Under pressure to cut costs as the COVID-19 pandemic continues to drag down air travel, United Airlines is considering outsourcing its catering operations.
A decision hasn’t been made, airline officials insist, but the labor union representing the airline’s kitchen workers — including at least 400 in Denver — is already crying foul.
The Unite Here union estimates it represents 2,500 United catering employees across the country including 500 in Denver. Airline representatives meanwhile say United’s Denver catering operations has 400 workers today, down from 550 a few years ago.
United informed kitchen staff that it had put out a request for proposals from third-party catering companies on Jan. 15. A pivot to a third-party contractor now, after Congress provided United with $5 billion to pay employees during the pandemic through the CARES Act alone, is a violation of the public trust, union members say.
“You know we’re taxpayers too. So we did pitch in a little bit to bail them out and they need to take that into consideration,” said Rose Medina, who has worked in United’s catering kitchen on the Denver International Airport grounds for more than two years.
The pandemic has crushed demand for air travel over the last year. United executive Janet Lamkin said the carrier was operating 80% of its 2019 schedule at DIA as of last week, a bright spot for the company. Still, Transportation Safety Administration numbers from this week show that traffic through airport security checkpoints across the country was down more than 48% compared to the same time in 2019.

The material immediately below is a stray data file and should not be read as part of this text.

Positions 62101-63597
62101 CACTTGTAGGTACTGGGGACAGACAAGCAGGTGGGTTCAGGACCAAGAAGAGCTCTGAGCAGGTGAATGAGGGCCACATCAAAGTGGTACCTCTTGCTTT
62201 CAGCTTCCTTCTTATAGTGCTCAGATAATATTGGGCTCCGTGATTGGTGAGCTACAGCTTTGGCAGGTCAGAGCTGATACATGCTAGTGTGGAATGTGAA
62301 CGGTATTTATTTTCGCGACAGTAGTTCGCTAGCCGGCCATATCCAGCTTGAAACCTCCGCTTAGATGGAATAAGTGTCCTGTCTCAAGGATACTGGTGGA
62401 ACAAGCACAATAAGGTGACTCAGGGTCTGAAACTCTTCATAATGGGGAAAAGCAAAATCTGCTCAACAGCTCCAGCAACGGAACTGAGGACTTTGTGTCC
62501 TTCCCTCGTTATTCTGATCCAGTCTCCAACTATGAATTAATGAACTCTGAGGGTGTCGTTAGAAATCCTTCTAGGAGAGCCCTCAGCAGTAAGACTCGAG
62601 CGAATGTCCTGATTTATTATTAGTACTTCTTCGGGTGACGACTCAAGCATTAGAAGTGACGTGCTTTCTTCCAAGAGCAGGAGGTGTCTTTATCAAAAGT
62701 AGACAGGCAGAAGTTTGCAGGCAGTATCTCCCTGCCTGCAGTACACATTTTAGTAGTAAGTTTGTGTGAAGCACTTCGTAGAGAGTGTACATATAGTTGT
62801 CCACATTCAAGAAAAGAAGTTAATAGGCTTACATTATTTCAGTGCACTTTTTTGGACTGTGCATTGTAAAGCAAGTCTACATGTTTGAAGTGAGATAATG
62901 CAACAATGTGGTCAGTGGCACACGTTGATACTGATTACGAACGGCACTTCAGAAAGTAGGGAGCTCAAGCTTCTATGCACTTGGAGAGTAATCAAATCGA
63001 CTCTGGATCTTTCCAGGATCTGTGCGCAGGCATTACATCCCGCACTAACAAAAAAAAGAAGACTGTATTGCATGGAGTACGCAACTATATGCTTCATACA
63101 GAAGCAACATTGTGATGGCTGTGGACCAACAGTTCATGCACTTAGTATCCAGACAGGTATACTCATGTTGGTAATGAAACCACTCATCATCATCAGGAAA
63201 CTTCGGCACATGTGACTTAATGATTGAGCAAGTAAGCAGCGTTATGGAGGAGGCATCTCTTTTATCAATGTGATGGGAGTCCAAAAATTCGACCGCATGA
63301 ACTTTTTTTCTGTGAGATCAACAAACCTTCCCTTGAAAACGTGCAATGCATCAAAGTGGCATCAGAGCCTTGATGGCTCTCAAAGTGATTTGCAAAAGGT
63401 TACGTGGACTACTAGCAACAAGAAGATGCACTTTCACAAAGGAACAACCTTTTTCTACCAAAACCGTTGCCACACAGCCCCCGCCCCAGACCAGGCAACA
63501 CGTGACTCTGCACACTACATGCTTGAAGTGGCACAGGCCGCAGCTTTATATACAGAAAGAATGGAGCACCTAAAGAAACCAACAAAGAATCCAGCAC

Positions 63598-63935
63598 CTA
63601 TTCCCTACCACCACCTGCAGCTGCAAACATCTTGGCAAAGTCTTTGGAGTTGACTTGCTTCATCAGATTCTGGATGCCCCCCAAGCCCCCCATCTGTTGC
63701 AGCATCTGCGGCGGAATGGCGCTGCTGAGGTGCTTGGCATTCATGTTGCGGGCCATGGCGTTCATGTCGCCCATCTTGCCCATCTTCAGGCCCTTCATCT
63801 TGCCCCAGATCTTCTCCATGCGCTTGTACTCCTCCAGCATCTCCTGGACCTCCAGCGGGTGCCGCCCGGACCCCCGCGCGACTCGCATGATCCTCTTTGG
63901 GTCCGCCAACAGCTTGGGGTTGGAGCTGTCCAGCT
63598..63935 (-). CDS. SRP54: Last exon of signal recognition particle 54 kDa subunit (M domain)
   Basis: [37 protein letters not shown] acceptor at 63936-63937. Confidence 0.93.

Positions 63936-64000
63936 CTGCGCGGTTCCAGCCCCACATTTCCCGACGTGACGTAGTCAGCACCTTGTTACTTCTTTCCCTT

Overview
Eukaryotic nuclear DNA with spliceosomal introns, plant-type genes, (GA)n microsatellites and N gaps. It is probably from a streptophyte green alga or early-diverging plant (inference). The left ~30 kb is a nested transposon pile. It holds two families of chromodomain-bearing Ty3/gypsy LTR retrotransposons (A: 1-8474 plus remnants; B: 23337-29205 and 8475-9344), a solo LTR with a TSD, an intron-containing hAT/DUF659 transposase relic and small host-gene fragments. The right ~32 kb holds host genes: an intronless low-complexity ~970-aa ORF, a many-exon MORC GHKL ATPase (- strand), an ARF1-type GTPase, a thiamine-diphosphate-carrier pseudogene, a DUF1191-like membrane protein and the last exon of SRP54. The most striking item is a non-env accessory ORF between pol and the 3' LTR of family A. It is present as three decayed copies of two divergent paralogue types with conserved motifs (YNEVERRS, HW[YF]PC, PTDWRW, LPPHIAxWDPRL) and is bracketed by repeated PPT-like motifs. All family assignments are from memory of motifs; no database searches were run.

United, which lost an estimated $7.7 billion last year, is on the lookout for ways to trim costs. The company furloughed more than 900 employees based out of DIA indefinitely last fall as the first round of federal payroll support dried up.
“Given the unprecedented impact of COVID-19 on our business, United continues to explore ways to do things differently and become more efficient wherever we can — this (request for proposal) is part of that effort,” United officials said of the catering kitchens in a statement. “At this time, we have not made any decisions to move forward with a third-party.”
United is one of the few airlines that doesn’t already use contractors to provide in-flight food for passengers. In October 2018 the airline’s catering workers, spread across kitchens in Denver, Houston, Cleveland, Honolulu and Newark, N.J., voted to join the Unite Here.
More than two years later those workers still don’t have an initial contract ironed out with United, and, according to Medina, the airline appears to be no longer interested in talking after the RFP was announced.
Making $14.77 an hour more than two years after being hired, Medina said her main reason for working in the United kitchen is the benefits, including free airfare. That is especially true for co-workers who are immigrants, a significant chunk of the United catering staff. Even if she were to be hired by a replacement contractor, the loss of benefits would be a serious impact.
“It scares us all just to think that United wants to do this and we don’t know what our future is going to be,” Medina said.
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